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Treasurer Frerichs Secures $2.3 Million from Sprint

Sprint will pay $2.3 million and provide the names of 32,000 customers who did not cash rebate checks sent to them between 2003 and 2011, Illinois State Treasurer Michael Frerichs and Sprint said today. The agreement resolves disputed claims in ongoing litigation, and there has been no finding of wrongdoing on the part of Sprint.


The out-of-court settlement means Frerichs’ office can begin to locate individuals so that they can claim their check. These rebates typically were used as an incentive to purchase a data plan, product or service.


“Rebates are used to encourage individuals to purchase a product or service. Too many times, however, that hook becomes a dizzying maze that seems to shield a payment rather than fulfill a promise,” Frerichs said.


“We are happy to resolve this issue,” said Dave Tovar, Sprint vice president. “We value our customers and have continued to invest in network enhancements in Chicago, Chicagoland, Springfield, and throughout the state over the last year in order to provide them and those switching to Sprint with an excellent network experience.”


The lawsuit Frerichs pursued earlier this year alleged Sprint and its clearinghouse vendor, Young America Corp. of Minnesota, wrongfully kept the rebate money. The treasurer’s office asserts that rebates are considered unclaimed property if not paid within five years and must be reported and paid to the state treasury so they can be returned to their owner.


Sprint had available to it the names of individuals who qualified for, but did not cash, the rebate checks. The settlement calls for Sprint to provide these names to the treasurer’s office. The names will be included in the state treasurer’s unclaimed property database, which can be searched at the treasurer’s office or The treasurer’s office never charges a fee to search or collect unclaimed property.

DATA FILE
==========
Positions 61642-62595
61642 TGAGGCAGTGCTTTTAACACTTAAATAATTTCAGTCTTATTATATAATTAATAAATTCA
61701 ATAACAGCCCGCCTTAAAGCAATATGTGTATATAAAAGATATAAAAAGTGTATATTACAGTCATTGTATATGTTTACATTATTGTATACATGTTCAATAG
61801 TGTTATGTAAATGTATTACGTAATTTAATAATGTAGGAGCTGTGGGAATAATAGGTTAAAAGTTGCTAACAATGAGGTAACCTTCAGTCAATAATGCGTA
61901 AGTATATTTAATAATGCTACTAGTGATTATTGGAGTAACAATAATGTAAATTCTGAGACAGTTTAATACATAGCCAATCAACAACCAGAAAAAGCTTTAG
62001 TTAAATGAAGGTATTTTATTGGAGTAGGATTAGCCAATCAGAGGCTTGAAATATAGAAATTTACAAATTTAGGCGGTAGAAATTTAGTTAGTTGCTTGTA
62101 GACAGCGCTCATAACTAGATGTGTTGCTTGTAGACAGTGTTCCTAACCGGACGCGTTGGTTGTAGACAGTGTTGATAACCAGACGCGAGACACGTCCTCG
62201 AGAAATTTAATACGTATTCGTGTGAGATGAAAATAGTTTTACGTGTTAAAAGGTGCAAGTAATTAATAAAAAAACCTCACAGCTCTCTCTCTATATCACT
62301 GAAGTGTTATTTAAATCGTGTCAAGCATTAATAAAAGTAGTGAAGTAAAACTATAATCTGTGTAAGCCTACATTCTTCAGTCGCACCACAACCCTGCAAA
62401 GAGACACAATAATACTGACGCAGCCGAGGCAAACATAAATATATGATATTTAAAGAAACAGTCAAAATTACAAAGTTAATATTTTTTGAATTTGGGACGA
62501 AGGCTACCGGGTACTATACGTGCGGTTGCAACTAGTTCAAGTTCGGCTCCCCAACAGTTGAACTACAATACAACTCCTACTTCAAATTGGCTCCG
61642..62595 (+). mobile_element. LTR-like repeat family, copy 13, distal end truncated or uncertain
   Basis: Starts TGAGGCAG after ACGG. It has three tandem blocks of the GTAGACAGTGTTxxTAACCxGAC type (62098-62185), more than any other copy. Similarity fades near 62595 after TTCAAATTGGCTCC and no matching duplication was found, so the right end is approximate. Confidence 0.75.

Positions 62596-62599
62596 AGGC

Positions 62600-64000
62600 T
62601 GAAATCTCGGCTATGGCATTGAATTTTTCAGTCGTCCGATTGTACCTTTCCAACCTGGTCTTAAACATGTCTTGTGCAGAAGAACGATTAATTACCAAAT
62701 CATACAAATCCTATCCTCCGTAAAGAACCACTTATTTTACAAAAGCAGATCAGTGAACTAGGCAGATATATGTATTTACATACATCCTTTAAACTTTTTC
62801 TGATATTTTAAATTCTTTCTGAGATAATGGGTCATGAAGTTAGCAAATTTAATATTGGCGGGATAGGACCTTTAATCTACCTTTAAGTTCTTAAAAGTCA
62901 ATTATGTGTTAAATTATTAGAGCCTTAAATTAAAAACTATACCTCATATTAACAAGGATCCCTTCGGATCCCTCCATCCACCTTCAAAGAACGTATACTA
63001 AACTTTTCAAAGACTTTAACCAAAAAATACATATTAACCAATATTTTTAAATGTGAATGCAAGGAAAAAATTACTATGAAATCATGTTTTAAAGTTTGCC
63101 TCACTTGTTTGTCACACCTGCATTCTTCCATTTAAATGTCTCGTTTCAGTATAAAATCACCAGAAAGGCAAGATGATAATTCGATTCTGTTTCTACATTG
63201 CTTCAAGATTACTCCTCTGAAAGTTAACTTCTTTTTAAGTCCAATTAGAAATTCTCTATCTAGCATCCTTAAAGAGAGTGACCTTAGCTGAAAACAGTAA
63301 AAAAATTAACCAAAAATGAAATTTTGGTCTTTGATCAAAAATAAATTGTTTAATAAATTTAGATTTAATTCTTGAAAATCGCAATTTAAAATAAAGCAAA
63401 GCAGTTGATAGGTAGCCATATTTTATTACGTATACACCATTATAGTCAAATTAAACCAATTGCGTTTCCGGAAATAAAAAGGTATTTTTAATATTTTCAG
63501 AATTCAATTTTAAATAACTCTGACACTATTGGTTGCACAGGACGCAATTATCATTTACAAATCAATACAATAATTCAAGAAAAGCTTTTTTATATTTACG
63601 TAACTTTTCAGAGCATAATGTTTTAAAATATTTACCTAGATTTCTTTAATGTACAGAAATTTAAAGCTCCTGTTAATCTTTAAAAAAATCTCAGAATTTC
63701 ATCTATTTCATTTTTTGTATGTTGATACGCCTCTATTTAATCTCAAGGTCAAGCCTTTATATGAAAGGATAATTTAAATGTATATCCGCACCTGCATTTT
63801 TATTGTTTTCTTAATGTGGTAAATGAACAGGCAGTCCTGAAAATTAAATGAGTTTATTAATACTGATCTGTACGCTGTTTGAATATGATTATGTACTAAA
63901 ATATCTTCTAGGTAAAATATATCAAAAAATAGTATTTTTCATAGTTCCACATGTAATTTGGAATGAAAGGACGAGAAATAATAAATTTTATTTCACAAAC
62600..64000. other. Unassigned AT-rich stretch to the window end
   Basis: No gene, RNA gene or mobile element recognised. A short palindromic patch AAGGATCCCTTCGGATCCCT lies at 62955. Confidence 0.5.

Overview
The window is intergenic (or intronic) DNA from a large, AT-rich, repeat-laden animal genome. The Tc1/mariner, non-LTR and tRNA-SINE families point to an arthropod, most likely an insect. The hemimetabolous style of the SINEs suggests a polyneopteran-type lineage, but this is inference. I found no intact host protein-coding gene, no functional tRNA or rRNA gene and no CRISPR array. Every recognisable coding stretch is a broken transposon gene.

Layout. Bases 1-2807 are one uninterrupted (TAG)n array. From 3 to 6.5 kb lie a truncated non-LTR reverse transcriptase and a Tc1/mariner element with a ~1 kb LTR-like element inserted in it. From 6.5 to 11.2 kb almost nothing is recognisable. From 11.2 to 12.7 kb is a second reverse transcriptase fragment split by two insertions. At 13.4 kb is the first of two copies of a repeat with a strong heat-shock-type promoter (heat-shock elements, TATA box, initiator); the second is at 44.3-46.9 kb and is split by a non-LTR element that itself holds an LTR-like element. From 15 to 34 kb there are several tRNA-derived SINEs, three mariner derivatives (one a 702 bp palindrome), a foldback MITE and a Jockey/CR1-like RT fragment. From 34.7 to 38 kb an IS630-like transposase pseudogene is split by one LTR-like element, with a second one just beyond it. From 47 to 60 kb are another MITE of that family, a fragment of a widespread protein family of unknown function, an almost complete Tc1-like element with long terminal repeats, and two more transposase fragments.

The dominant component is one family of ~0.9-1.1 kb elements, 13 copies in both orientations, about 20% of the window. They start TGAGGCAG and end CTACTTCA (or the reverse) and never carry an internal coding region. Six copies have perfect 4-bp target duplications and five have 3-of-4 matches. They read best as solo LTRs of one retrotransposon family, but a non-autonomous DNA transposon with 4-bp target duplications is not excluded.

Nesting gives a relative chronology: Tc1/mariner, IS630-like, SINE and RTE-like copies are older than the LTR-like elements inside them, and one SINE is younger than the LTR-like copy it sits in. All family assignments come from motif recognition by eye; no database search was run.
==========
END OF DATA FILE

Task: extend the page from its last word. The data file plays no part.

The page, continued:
The Illinois treasurer’s office is the custodian of unclaimed property including lost bank accounts, insurance policy proceeds, and forgotten safe deposit boxes. Items are surrendered after private entities have been unable to locate the owners after five years.

The treasurer’s office uses audits to confirm compliance with Illinois’ unclaimed property laws. When an audit determines a company is in violation of the unclaimed property act, Frerichs seeks a reasonable solution. Litigation is pursued as a last resort.


The initial lawsuit covered the years between 2003 and 2008, the same period that the auditors reviewed. Per Frerichs’ request, and in an effort to reach a reasonable resolution, Sprint agreed to extend the period to 2011 based on the five-year reporting window called for in the state’s unclaimed property act.


Sprint is one of the largest providers of digital wireless and cellular telephone and data services in the United States. Young America is one of the largest rebate clearinghouses in the world.


Attorney General Lisa Madigan’s office represented Frerichs. The lawsuit was filed in Cook County Circuit Court, case number 2016-CH-01864.